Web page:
By Peter Lyle DeHaan, PhD
My family moved the summer before fifth grade, and I started a new school. I quickly realized three things. I was far ahead in math, hopelessly behind in grammar, and had been placed in the wrong class by the school secretary. The result was that my teacher gave me special attention and esteem, while my classmates viewed me with academic awe and respect. Although I didn’t learn much academically that year, I did undergo a metamorphous of self-perception. Put succinctly, I began fifth grade as an above average student who felt average and ended the year as an above average student who was convinced he was exceptional. That single attitudinal change altered the trajectory of my educational path – and ultimately my life. Yes, Mrs. Wedel influenced me immensely.
In seventh grade, I had Mr. Snow for English. Our class read and studied Dickens’ classic story, A Christmas Carol. Mr. Snow helped us dig into this timeless tale and mine its many truths. The conclusion was inescapable for me and equally profound. Like Dickens’ Scrooge, we have a choice on how we live our life: it can be for selfish purposes, or it can be for the joy of living and the benefit of others. I chose the latter.
In high school, it was Mr. Grosser who affected me greatly. With a passion for molding young minds, he was part educator and part entertainer. There was never a dull moment in his classroom, where the unexpected became routine. He wanted us to think, profoundly and deeply. His influence was significant and helped me mature as an individual and prepare for adulthood.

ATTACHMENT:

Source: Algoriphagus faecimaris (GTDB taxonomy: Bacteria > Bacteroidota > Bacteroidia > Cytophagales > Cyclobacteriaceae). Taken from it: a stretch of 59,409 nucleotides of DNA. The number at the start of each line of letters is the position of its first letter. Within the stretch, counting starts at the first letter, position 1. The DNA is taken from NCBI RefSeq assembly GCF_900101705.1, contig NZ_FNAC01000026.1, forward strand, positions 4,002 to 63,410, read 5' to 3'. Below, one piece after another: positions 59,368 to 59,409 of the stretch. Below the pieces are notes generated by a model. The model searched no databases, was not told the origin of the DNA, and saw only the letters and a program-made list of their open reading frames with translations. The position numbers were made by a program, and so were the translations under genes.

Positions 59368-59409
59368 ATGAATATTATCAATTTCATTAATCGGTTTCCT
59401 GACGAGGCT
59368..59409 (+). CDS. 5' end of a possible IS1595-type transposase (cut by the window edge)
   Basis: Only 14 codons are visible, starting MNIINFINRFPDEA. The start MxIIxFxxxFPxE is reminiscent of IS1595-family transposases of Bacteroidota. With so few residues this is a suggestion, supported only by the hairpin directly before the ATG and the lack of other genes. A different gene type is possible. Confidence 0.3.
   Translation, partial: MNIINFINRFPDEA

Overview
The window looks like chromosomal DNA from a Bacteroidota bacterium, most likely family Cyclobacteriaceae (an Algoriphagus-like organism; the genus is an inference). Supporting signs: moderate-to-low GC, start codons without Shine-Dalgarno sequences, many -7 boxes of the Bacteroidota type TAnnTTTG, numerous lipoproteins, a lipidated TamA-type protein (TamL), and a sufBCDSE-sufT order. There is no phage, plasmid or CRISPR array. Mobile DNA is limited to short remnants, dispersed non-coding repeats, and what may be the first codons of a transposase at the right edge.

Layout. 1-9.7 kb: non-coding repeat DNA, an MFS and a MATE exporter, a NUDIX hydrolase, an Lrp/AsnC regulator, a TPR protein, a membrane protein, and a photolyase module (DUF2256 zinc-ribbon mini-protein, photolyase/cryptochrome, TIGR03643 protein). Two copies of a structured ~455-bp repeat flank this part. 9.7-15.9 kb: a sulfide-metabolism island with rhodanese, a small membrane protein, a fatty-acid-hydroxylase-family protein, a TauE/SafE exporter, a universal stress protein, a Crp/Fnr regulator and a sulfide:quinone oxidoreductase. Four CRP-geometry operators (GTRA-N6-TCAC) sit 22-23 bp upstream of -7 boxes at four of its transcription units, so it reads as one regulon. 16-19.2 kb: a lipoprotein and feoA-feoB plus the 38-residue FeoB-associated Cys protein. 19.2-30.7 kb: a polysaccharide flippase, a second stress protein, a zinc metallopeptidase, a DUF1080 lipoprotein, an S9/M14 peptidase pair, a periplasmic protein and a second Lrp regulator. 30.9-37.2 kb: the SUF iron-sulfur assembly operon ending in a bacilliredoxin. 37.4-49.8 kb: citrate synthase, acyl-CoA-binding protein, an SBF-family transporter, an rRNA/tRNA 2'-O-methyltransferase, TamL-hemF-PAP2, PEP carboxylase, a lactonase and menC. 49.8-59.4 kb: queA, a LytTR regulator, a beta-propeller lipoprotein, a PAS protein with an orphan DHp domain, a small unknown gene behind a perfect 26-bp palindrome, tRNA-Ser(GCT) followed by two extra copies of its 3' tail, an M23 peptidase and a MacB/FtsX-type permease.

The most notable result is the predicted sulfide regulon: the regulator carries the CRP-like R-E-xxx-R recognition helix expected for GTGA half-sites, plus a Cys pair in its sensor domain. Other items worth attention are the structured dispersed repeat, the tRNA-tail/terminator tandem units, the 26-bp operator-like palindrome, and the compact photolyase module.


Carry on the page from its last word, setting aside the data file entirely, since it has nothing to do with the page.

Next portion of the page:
The standout mentor of my college years was Professor Britten. Intellectual and insightful, he quietly communicated profundity with ease, effectiveness, and aplomb. I found myself hanging on every word. Nothing he said was wasted, and everything had significance. He was the teacher whose class one took, not because of the subject material, but because of the instructor.
These are just a few of the teachers who influenced me. Aside from academia, I have had many notable “teachers” in the business world as well. Although not teachers per se, they nonetheless educated me, playing a critical role in guiding me to become the person that I am today.
Whatever your role in your call center, be encouraged that you are influencing others, even if you don’t know it. Whether a director of operations, a manager, a shift supervisor, or a front-line call center agent, you influence those around you by what you do, the things you say, and how you treat others. Like the infamous Scrooge, you can either influence negatively by pursuing a life of self-focused hoarding, or you can influence positively by sharing, giving, and inspiring others in an encouraging and profound manner.
Peter Lyle DeHaan, PhD, is the publisher and editor-in-chief of Medical Call Center News. He’s a passionate wordsmith whose goal is to change the world one word at a time.